• The continuous and discrete parts of the model can execute at different rates only if the discrete part is executed at the same or a slower rate than the continuous part and is an integer multiple of the base sample rate.

Multitasking Execution

This example examines how a simple multirate model executes in both real time and simulation, using a fixed-step solver. It considers operation in both single-tasking and multitasking modes, as determined by setting model configuration parameter Treat each discrete rate as a separate task.

The example model is shown in the next figure. The discussion refers to the six blocks of the model as A through F, as labeled in the block diagram.

The execution order of the blocks (indicated in the upper right of each block) has been forced into the order shown by assigning higher priorities to blocks F, E, and D. The ordering shown is one possible valid execution ordering for this model. For more information, see Simulation Phases in Dynamic Systems.

The execution order is determined by data dependencies between blocks. In a real-time system, the execution order determines the order in which blocks execute within a given time interval or task. This discussion treats the model's execution order as a given, because it is concerned with the allocation of block computations to tasks, and the scheduling of task execution.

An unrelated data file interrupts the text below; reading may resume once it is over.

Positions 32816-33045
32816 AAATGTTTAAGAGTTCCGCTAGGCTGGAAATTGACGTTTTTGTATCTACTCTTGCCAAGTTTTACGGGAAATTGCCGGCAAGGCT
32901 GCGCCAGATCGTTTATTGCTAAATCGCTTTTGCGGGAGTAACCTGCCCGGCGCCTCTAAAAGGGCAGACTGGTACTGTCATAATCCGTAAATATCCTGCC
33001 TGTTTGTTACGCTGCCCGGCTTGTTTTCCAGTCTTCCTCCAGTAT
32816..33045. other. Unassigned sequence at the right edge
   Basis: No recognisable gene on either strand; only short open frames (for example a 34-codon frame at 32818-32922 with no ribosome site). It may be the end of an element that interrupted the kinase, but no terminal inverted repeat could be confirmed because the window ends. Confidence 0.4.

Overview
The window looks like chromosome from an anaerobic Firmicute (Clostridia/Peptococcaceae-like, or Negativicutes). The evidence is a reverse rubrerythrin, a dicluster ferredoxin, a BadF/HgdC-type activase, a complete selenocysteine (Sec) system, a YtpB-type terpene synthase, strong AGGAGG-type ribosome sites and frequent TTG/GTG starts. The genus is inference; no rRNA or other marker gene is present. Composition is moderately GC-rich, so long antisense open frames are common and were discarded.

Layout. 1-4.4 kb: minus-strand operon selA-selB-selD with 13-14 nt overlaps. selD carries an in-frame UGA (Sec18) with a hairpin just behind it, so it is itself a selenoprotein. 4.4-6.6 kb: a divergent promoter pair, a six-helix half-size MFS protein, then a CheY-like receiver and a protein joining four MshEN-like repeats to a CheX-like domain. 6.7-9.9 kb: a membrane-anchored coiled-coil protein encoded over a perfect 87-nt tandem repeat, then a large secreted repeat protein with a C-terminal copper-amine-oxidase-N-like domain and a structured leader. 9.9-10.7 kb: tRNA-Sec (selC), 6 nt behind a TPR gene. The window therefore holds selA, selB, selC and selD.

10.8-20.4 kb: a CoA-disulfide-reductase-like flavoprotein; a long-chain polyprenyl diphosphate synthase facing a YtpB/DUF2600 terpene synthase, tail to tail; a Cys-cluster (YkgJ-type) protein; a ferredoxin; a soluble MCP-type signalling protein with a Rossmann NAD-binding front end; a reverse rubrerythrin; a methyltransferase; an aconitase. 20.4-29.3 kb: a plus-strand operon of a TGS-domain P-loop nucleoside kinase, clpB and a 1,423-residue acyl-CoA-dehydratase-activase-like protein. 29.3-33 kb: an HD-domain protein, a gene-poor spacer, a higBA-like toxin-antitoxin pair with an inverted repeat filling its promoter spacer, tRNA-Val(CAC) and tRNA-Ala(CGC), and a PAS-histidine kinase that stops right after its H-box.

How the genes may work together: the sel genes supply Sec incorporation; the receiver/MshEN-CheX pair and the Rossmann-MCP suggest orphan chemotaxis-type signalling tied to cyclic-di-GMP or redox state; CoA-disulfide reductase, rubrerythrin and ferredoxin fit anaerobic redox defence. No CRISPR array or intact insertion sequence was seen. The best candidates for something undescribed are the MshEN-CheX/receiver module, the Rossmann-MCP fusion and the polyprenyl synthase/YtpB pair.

Note

The discussion and timing diagrams in this section are based on the assumption that the Rate Transition blocks are used in the default (protected) mode, with block parameters Ensure data integrity during data transfer and Ensure deterministic data transfer (maximum delay) selected

This example considers the execution of the preceding model when model configuration parameter Tasking mode is set to MultiTasking. Block computations are executed under two tasks, prioritized by rate:

  • The slower task, which gets the lower priority, is scheduled to run every second. This is called the 1 second task.

  • The faster task, which gets higher priority, is scheduled to run 10 times per second. This is called the 0.1 second task. The 0.1 second task can preempt the 1 second task.

The following table shows, for each block in the model, the execution order, the task under which the block runs, and whether the block has an output or update computation. Blocks A and B do not have discrete states, and accordingly do not have an update computation.

Task Allocation of Blocks in Multitasking Execution

Blocks
(in Execution Order)

Task

Output

Update

E

0.1 second task

Y

Y

F

0.1 second task

Y

Y

D

The Rate Transition block uses port-based sample times.
Output runs at the output port sample time under 0.1 second task.
Update runs at input port sample time under 1 second task.
For more information on port-based sample times, see Referenced Model Sample Times.

Y

Y

A

0.1 second task

Y

N

B

The Rate Transition block uses port-based sample times.
Output runs at the output port sample time under 0.1 second task.
For more information on port-based sample times, see Referenced Model Sample Times.

Y

N

C

1 second task

Y

Y

Real-Time Multitasking Execution

The next figure shows the scheduling of computations in MultiTasking solver mode when the generated code is deployed in a real-time system. The generated program is shown running in real time, as two tasks under control of interrupts from a 10 Hz timer.

Simulated Multitasking Execution

The next figure shows the Simulink execution of the same model, in MultiTasking solver mode. In this case, the Simulink engine runs the blocks in one thread of execution, simulating multitasking. No preemption occurs.

Related Topics